After years of witnessing perjury in the courts, Lake County District Attorney Don Anderson recently designated a member of his staff to investigate and prosecute alleged instances of perjury.
Before becoming an attorney, Anderson was a deputy sheriff and would frequently see witnesses lying on the stand. During his 20 years as an attorney, he often observed perjury, occurring primarily in the family law sector and civil ligation. After he became district attorney, he placed the prior sheriff on the Brady list, a list of peace officers in the county who have credibility issues. This individual had been involved in a shooting and allegedly lied during the investigation. Once an officer is placed on the Brady list, that information has to be disclosed to every defense counsel of every criminal case in which the officer is involved and in which the information would be material.
Perjury is a rampant problem throughout the country. Photo by wavebreakmedia, Shutterstock
“That was probably the most influential thing that caused me to create this unit,” Anderson told the Northern California Record. “Lying got to be an issue with me … You’ve got to tell the truth, especially in a court of law.”
Anderson said that perjury is a rampant problem throughout the country. Although illegal, “It’s just kind of accepted for the most part,” Anderson said.
One of his prosecutors, Danny Flesh, now spends part of his time investigating claims of perjury, generally from litigants and attorneys. One of the cases concerns Luther Jones, a man who served 18 years in prison before being exonerated and released. He had been convicted of molesting a 12-year-old girl who, at 30 years of age, admitted that her mother told her back in 1998 to falsely testify. The mother is being investigated.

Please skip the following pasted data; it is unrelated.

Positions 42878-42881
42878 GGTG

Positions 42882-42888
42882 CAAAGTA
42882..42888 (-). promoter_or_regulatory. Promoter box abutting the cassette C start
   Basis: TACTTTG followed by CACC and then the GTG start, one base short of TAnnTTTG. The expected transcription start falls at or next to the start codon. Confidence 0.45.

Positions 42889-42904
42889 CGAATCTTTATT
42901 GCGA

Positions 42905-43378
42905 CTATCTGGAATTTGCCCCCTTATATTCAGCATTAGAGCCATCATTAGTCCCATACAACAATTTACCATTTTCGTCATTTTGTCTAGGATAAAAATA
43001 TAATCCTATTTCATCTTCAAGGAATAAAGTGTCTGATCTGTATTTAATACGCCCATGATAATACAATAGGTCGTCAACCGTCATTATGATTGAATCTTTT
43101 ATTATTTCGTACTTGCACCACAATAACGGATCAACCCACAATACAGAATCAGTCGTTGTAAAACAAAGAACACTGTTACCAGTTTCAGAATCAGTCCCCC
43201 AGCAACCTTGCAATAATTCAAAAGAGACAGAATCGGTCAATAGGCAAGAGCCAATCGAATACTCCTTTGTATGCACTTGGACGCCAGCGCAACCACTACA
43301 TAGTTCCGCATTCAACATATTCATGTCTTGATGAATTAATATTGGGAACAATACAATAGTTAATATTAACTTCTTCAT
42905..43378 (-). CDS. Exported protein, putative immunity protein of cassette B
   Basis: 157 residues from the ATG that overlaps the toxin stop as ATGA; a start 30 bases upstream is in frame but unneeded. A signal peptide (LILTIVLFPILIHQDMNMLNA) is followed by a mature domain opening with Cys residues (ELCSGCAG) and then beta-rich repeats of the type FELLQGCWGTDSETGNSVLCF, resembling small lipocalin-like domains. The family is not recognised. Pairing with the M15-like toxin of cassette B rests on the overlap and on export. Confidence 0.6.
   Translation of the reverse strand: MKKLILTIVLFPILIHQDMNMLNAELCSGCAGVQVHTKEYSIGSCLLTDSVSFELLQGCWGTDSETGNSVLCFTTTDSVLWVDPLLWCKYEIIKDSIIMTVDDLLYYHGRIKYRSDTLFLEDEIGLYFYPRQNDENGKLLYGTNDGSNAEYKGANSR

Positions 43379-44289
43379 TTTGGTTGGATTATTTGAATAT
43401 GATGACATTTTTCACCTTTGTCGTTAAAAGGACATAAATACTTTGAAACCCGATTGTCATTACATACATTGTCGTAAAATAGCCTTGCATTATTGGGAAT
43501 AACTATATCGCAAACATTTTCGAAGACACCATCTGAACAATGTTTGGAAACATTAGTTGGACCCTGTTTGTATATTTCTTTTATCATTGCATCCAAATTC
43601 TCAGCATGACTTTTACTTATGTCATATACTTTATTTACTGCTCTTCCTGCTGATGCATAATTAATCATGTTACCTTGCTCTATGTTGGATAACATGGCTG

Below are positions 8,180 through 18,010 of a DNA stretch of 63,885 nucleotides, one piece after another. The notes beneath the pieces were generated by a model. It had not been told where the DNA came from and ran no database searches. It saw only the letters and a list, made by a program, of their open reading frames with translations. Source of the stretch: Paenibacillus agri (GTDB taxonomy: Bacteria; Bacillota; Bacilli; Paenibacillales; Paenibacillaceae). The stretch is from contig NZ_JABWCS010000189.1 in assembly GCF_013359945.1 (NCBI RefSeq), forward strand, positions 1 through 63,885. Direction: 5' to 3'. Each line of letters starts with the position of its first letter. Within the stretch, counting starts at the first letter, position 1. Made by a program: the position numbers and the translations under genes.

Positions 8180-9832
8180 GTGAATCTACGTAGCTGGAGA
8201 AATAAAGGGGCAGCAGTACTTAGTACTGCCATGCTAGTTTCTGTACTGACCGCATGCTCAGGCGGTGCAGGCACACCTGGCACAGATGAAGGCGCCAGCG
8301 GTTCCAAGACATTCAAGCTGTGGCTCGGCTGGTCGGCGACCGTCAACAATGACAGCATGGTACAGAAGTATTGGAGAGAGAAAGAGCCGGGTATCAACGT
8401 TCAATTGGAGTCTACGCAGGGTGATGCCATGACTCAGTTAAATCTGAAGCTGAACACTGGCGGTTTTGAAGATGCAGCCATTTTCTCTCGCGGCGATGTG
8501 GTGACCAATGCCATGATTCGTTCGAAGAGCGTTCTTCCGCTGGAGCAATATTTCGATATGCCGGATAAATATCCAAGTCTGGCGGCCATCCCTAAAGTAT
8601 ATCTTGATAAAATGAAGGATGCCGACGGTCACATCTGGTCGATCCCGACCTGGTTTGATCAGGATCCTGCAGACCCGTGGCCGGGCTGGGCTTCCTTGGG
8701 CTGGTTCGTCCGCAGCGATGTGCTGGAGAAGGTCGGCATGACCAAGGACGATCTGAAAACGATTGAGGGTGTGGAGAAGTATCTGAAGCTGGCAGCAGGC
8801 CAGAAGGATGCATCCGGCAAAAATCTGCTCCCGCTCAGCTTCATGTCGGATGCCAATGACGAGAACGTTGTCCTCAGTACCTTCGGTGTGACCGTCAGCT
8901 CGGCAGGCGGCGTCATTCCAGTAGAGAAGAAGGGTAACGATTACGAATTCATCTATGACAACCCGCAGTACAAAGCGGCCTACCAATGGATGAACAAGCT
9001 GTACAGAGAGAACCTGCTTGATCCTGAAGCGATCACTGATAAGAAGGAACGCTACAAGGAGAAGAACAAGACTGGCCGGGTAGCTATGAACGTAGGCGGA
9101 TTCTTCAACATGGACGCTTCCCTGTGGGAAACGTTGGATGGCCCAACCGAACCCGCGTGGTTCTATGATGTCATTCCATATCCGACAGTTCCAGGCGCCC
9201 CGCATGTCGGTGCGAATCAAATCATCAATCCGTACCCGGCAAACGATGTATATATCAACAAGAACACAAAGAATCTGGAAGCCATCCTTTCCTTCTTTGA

Anderson’s new program has been well accepted so far. “Generally the public is totally in favor of this,” Anderson said. A few defense attorneys have expressed concern that the existence of the perjury investigation unit will discourage people from testifying, but he disagrees. “I don’t think it will discourage anyone from telling the truth,” he said.
The difficulty of the investigations varies case by case. The prosecutor must prove not only that testimony was false, but that the person testifying knew that it was false. “We’ve done a couple cases recently where it’s been very easy for us to do,” Anderson said, citing the case of a woman who submitted false documents related to her probation. She submitted forms for January through August 2015, but the form she used did not come into existence until after August 2015.
Other cases can be more challenging. “Sometimes it’s very difficult to get into a person’s mind and determine whether they know they’re lying or not. Or they just have a misperception of what actually occurred. If they misperceive it but believe it to be true, that’s not a lie. There’s no way we would go after them,” Anderson said.
When enforced, the standard penalty for perjury is two to four years of incarceration. Because perjury undermines the integrity of the entire justice system, Anderson hopes his program will have a twofold effect: keeping citizens from wanting to lie on the stand, and deterring attorneys from allowing or encouraging their clients to lie.
In its approximately two months of existence, the perjury investigation unit has made three arrests and is working on at least 10 other cases.